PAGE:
By: E&P Staff
The Commerce Committee sent to the U.S. Senate floor a resolution to nullify changes to the long-time ban on same-market common ownership of a newspaper and a broadcast station.
The resolution targets last December’s FCC vote, along party lines, that permits daily newspapers in the nation’s 20 largest markets to own either one lower-rated TV station or radio station. Cross-ownership would continue to be prohibited in smaller markets. But the many critics of the rule change say it includes exemption provisions that could permit cross-ownership in virtually sized market.
Talking to reporters after the vote, the resolution’s chief sponsor, Sen. Byron Dorgan (D.-N.D.) said he expected the measure to pass the full Senate. The bill has 25 co-sponsors, including both Democratic candidates for president.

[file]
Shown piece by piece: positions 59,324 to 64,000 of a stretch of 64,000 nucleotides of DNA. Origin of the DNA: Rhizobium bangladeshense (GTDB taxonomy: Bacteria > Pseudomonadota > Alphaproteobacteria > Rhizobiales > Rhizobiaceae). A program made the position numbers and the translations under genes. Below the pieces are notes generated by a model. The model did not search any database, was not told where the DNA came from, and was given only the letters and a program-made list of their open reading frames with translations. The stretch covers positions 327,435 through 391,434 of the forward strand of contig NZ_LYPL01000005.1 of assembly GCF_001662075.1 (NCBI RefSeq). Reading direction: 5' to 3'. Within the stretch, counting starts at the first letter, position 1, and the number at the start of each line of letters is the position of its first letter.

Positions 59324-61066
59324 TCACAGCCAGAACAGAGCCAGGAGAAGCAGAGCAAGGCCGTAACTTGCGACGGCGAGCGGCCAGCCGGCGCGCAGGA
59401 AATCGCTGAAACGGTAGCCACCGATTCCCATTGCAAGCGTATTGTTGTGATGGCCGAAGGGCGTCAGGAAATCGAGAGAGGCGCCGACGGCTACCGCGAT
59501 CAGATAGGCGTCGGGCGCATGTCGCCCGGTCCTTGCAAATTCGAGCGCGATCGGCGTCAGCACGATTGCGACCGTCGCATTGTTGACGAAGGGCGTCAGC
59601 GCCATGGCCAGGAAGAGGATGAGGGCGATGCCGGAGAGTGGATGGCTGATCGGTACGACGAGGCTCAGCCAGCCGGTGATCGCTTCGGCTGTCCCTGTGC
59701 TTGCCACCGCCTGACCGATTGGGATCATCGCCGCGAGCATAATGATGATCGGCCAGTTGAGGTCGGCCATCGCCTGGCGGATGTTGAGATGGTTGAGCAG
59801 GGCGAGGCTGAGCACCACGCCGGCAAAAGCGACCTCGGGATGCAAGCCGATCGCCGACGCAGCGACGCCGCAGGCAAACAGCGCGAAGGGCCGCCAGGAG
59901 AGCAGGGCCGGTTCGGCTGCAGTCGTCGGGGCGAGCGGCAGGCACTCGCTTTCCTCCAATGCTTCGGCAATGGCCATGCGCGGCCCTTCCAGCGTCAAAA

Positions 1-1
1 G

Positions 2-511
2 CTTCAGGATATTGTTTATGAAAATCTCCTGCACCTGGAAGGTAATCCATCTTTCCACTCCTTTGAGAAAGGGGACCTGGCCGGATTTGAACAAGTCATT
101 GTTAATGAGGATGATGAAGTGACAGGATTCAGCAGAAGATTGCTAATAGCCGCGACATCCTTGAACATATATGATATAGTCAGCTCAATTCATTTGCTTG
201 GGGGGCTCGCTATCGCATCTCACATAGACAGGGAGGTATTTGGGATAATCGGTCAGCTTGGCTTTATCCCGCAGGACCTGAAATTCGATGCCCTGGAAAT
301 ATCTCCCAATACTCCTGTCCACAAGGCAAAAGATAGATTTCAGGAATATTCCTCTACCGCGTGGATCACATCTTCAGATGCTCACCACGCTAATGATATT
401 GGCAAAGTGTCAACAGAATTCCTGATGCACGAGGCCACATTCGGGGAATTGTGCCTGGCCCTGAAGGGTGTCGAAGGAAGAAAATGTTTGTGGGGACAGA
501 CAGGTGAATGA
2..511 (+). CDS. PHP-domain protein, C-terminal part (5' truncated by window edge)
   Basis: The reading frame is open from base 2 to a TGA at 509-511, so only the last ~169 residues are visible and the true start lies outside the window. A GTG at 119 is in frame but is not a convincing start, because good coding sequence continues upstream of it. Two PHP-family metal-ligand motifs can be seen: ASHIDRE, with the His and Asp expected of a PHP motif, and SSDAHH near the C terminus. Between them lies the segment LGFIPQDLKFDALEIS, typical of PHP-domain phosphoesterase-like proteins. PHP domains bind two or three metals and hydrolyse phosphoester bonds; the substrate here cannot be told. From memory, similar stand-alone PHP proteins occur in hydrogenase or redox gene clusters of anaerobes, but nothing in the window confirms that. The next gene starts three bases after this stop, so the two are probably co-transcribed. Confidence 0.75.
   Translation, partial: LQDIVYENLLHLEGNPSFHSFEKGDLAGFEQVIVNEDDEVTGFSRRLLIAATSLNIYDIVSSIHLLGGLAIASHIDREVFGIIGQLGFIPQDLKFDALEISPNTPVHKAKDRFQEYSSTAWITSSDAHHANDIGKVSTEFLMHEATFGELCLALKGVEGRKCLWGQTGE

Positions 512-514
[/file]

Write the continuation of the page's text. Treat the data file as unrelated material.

The Bush administration has indicated it would veto an attempt to re-impose the 32-year-old ban.
Free Press, the media democracy advocacy group, hailed the panel’s vote, and said the bill was “our best chance to stop Big Media.”
The measure is particularly important in light of reports that Rupert Murdoch’s News Corp., publisher of The New York Post and The Wall Street Journal, as well as the owner of two broadcast stations in the New York City market, has agreed in principle to buy Newsday, the Long Island, N.Y., daily.
“With Rupert Murdoch poised to expand his media empire, today’s vote shows the Senate won’t simply roll over and watch media consolidation continue unchecked,” said Free Press Executive Director Josh Silver said in a statement. “This vote is a major turning point in the fight for better media.”
A House version of the resolution has been introduced by Reps. Jay Inslee (D-Wash.) and Dave Reichert (R-Wash.).